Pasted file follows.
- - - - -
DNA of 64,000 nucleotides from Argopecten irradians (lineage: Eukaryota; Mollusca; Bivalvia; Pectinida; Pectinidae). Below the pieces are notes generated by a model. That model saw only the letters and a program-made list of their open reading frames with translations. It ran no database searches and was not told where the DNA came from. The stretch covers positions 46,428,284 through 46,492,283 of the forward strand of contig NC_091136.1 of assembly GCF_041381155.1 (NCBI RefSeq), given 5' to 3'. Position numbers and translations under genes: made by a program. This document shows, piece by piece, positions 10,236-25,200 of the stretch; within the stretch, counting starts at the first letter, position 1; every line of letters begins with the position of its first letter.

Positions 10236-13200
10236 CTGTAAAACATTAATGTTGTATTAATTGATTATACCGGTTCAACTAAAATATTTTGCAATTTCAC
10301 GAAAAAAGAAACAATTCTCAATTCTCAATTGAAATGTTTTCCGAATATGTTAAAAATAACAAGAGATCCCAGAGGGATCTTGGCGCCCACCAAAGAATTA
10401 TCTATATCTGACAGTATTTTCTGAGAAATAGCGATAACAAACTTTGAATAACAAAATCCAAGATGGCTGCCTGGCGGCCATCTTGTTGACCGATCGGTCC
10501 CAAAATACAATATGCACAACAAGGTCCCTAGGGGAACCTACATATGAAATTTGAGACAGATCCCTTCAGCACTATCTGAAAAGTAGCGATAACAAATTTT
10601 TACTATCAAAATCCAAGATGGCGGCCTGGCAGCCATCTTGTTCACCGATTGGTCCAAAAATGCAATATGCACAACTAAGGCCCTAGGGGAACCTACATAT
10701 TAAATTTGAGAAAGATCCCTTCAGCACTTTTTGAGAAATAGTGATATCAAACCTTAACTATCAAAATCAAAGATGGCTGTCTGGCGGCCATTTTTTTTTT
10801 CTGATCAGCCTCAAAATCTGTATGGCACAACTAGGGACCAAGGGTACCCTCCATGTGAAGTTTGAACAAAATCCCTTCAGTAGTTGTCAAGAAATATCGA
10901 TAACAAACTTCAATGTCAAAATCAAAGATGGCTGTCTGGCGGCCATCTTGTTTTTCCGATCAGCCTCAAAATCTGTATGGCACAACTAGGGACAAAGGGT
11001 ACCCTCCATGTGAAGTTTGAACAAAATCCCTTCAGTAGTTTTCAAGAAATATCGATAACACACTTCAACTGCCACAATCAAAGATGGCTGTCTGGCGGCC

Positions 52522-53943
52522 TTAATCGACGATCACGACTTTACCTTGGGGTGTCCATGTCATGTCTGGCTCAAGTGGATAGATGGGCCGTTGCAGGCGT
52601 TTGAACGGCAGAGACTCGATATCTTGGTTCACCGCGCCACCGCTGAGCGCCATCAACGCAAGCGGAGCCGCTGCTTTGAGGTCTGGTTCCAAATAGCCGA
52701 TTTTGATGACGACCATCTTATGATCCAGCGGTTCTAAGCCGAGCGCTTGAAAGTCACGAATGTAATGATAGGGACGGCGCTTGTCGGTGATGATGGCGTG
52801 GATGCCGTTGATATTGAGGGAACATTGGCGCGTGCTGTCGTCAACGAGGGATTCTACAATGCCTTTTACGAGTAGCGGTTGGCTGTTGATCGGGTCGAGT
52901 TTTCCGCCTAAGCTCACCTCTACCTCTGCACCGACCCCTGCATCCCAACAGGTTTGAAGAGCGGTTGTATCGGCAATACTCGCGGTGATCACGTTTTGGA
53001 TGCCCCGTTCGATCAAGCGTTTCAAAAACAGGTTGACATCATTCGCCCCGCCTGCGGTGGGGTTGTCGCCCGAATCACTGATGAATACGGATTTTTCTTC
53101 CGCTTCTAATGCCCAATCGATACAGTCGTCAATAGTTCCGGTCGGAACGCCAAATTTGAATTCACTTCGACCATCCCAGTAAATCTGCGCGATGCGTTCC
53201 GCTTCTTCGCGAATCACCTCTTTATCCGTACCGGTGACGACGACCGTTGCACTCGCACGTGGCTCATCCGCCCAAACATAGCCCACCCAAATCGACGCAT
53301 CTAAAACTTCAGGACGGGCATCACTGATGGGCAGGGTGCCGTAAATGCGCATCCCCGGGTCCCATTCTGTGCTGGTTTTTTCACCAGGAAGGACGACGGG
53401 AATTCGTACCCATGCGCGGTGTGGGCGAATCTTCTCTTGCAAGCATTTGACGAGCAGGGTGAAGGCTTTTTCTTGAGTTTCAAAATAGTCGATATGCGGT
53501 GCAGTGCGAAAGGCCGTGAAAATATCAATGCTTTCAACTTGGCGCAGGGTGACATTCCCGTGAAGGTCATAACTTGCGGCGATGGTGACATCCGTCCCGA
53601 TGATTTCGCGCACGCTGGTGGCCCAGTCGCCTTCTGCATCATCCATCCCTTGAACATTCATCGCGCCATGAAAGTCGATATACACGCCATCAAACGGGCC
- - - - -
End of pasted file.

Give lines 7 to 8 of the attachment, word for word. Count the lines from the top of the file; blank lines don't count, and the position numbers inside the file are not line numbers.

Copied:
10601 TACTATCAAAATCCAAGATGGCGGCCTGGCAGCCATCTTGTTCACCGATTGGTCCAAAAATGCAATATGCACAACTAAGGCCCTAGGGGAACCTACATAT
10701 TAAATTTGAGAAAGATCCCTTCAGCACTTTTTGAGAAATAGTGATATCAAACCTTAACTATCAAAATCAAAGATGGCTGTCTGGCGGCCATTTTTTTTTT